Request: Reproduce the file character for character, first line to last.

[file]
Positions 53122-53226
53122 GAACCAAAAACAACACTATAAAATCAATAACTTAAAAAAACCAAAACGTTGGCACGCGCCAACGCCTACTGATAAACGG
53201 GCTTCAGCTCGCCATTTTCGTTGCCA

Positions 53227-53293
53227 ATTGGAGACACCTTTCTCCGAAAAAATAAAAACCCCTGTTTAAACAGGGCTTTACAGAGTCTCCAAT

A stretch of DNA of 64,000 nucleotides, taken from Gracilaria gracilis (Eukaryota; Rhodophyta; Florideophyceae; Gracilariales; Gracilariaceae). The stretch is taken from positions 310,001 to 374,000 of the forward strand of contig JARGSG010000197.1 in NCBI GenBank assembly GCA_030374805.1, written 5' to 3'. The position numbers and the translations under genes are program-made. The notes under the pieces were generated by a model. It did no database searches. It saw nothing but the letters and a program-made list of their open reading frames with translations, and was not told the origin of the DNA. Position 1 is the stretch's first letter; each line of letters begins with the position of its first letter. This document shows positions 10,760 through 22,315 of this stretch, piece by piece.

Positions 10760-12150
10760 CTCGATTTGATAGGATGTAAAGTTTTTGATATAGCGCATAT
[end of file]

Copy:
Positions 53122-53226
53122 GAACCAAAAACAACACTATAAAATCAATAACTTAAAAAAACCAAAACGTTGGCACGCGCCAACGCCTACTGATAAACGG
53201 GCTTCAGCTCGCCATTTTCGTTGCCA

Positions 53227-53293
53227 ATTGGAGACACCTTTCTCCGAAAAAATAAAAACCCCTGTTTAAACAGGGCTTTACAGAGTCTCCAAT

A stretch of DNA of 64,000 nucleotides, taken from Gracilaria gracilis (Eukaryota; Rhodophyta; Florideophyceae; Gracilariales; Gracilariaceae). The stretch is taken from positions 310,001 to 374,000 of the forward strand of contig JARGSG010000197.1 in NCBI GenBank assembly GCA_030374805.1, written 5' to 3'. The position numbers and the translations under genes are program-made. The notes under the pieces were generated by a model. It did no database searches. It saw nothing but the letters and a program-made list of their open reading frames with translations, and was not told the origin of the DNA. Position 1 is the stretch's first letter; each line of letters begins with the position of its first letter. This document shows positions 10,760 through 22,315 of this stretch, piece by piece.

Positions 10760-12150
10760 CTCGATTTGATAGGATGTAAAGTTTTTGATATAGCGCATAT